And it’s that doing bit that I’ve been working earnestly on. Whereas my posting frequency has been erratic, my writing frequency, and the amount I write, has increased. What you’ve seen on the blog is about a third of what I’ve been writing, depending on which week it’s been; on the weeks I posted four times, it’s been about 1/2 — on the weeks you haven’t seen much, it’s been about a quarter.
In the “down time” that I’ve reclaimed, I’ve been doing a lot of playing with my workflow. We redid our IT infrastructure since our workflow changed dramatically, and a week of screwing around off and on with computers ensued. I started writing longhand (I have stuff to post about this) and found that I was more effective at writing some kinds of blog posts by long-hand drafting, but other kinds of blog posts were more difficult to write. After I got the computers all set up, I switched back to writing on a laptop, but then content aggregation became an annoyance. Things are about set up correctly now.
I confirmed (again) a phenomenon about my own creativity (which applies fairly universally) — the more I create, the more I create. If I sit down to write one blog post, it’ll fork into two or three. One design spawns two others. And so on.
So, while ramping up my own productivity, I’ve been trying to figure out what the right frequency of posting is for me. I could do the shorter posts every day, and while they tend to do better traffic and comment-wise, they also aren’t as fulfilling to me, largely because I have a tendency to stick to shorter posts and don’t write the stuff that I haven’t quite figured out. I could also do one long post a week, but then I want to write more since I really like the conversations.
Amidst all of this is the fear that I’m adding to the noise. The problem here is that I have very little objective perspective about what will be good and what will be great. Tempering my urge to share and carry conversations is, on the one hand, the fear that it’s not worth your time and, on the other hand, the feeling that I should be spending more time on the other big thing I’m working on.
Beyond Blog Posts
You know when people say “People have been asking me for this [product] for a long time, so finally, by popular demand, here it is!” There are eight ways from Sunday to say it, but the basic idea is that the person is claiming that someone asked them to write down their great ideas. I hate when people pull such ploys. Ick.
Yet I find myself in the position that people really are asking me to write an ebook, a book, or something that condenses a bunch of the ideas here on the blog into a cohesive product. And the past few months of reflection, coaching, and writing have made some things gel for me to the point that I could do this.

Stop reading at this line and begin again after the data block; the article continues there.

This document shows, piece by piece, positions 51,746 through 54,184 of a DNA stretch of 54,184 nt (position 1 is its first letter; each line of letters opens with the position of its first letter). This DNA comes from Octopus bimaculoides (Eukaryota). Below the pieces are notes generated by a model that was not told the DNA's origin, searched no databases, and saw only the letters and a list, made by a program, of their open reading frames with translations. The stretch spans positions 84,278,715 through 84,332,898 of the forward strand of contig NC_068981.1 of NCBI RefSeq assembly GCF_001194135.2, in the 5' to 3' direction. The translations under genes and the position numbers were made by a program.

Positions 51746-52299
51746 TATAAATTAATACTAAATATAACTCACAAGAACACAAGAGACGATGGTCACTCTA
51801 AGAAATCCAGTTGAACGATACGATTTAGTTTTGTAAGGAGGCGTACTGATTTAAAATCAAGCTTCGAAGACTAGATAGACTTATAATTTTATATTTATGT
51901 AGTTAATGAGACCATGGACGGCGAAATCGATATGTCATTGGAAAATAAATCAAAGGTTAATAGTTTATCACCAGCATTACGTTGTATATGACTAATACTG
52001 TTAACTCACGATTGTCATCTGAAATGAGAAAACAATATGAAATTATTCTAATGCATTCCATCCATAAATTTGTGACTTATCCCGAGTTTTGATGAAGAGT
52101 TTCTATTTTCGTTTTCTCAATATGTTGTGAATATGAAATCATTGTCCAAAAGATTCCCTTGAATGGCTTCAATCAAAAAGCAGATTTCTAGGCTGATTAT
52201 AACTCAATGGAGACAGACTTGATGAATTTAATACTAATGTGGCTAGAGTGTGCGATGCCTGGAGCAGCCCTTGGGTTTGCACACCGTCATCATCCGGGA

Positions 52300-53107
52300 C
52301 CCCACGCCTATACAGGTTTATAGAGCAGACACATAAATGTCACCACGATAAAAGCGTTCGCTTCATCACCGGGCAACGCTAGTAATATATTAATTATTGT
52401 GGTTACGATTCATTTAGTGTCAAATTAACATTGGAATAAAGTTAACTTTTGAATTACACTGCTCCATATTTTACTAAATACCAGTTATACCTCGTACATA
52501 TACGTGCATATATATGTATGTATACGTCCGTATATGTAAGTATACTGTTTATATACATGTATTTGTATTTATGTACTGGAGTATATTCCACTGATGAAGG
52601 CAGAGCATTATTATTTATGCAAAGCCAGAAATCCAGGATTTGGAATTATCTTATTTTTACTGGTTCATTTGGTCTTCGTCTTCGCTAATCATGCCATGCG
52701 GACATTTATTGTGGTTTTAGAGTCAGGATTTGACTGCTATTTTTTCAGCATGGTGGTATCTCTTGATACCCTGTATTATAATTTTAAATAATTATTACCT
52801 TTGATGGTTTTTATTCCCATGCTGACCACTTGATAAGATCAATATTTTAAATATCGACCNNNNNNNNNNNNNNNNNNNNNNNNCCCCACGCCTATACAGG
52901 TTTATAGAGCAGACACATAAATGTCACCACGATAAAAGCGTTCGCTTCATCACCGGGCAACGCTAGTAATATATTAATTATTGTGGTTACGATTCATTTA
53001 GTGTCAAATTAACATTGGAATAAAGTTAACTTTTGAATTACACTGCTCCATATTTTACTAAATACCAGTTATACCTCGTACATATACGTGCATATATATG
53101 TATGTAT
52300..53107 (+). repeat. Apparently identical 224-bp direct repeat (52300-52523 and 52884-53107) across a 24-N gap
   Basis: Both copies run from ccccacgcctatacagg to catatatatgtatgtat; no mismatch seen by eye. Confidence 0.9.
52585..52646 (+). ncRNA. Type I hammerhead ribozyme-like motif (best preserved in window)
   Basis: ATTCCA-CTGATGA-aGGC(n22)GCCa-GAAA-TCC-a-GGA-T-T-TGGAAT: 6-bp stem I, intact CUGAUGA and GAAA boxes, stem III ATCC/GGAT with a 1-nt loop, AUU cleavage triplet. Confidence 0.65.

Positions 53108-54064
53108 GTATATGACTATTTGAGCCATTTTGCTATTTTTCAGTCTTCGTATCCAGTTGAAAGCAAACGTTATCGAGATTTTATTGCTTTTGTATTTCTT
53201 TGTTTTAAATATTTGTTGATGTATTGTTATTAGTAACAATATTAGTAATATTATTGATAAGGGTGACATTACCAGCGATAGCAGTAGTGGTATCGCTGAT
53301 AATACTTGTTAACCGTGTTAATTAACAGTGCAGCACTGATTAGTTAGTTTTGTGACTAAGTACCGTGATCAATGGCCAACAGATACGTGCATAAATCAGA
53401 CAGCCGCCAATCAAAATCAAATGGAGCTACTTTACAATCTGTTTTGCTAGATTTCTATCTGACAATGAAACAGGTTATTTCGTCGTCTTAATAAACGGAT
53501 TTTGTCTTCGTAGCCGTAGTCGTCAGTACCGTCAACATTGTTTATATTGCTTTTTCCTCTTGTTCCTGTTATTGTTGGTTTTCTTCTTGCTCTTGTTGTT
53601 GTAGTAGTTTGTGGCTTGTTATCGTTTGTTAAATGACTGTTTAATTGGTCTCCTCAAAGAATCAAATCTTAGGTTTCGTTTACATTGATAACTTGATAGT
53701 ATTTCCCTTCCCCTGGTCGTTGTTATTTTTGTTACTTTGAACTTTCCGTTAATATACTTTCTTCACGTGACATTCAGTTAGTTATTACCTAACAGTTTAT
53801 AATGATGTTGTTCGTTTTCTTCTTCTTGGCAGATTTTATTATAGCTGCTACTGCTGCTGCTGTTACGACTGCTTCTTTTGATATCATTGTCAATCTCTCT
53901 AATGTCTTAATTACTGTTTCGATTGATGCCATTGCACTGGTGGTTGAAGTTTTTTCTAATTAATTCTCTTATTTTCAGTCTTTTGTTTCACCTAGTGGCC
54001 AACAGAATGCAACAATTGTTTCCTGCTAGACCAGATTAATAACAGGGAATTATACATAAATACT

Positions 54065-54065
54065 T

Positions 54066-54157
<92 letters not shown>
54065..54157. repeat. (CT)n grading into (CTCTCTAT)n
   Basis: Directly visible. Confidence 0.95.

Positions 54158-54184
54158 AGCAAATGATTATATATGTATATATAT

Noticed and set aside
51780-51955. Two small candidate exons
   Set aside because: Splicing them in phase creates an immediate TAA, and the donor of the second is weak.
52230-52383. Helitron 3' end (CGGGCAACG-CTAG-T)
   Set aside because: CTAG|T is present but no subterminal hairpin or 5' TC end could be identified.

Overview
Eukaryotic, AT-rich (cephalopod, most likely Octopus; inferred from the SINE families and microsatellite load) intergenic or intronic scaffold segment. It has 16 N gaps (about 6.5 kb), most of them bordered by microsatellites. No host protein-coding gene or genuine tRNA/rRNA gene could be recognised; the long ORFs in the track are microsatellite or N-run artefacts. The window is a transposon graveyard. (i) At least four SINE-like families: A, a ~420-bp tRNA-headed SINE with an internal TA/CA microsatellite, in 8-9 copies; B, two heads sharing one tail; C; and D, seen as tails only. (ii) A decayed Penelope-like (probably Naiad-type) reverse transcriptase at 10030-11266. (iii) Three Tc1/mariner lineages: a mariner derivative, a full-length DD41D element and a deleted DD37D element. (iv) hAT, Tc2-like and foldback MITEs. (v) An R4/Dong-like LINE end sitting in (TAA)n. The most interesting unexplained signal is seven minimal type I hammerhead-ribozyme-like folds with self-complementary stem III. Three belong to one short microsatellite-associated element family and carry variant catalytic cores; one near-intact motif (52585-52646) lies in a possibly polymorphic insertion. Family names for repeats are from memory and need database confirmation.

The past year of direct work in this area has been akin to finding one puzzle piece at a time, sharing it with you, and then digging to find another piece. Those pieces are starting to come together as a cohesive whole, or, to be more honest with where I am today, parts of the picture are clumping together. I don’t have enough of it together to tell whether I’m dealing with one product or two, but it’s a lovely synthesis of ideas that’s coming together in a picture that’s changing the way I think. I like what I’ve done thus far, and that says a lot.
We’re in the Home Stretch
Angela submitted the last bit of her dissertation to her adviser yesterday and we’re waiting on his commentary, but, as things go, the heavy writing component of her dissertation is done. It’ll be in her committee’s hands for the next few weeks, and she’ll defend it on July 10th. A new chapter of our lives will begin after that’s all said and done, but that chapter won’t have a clean break, given that I still need to finish my dissertation. One hurdle at a time.
I’m making progress on this thing I’m writing, although saying it’s steady would be a stretch. It comes to me about 10 pages at a time, followed by a few days of me playing hide-and-go-seek with the ideas. I’m mostly okay with this — I’m familiar with the process since I coach others through it all the time — but I’m also looking forward to having something to share with you.
Since I don’t have anything else interesting to add, I’ll close by saying how much I appreciate your continued support and patience as we bring some of these projects to a close. Thank you.
Oh, and “Drive” refers to the song that stuck out in my mind when I started writing this post. Let’s end with a video, shall we?
Thanks for the “I” post. I think many of us can identify with these difficulties. I am also going through big changes in demands on my time (though I “own” all of it).
Figuring out how to use time wisely is such an important step. I suspect that some shorter “not quite figured out” posts would be helpful to lots of people who are also figuring out similar things.
Congrats to Angela on finishing the diss. I foresee lots of other changes in your lives that might follow from that. As for yours, I have some ideas but I’ll send them by e-mail.
JoVEs last blog post..From Conference Presentation to Journal Article
Oh, and thanks for the video. I’m older than you and “drive” immediately made me think of the Cars. Glad to have a different song to stick to that title.
JoVEs last blog post..From Conference Presentation to Journal Article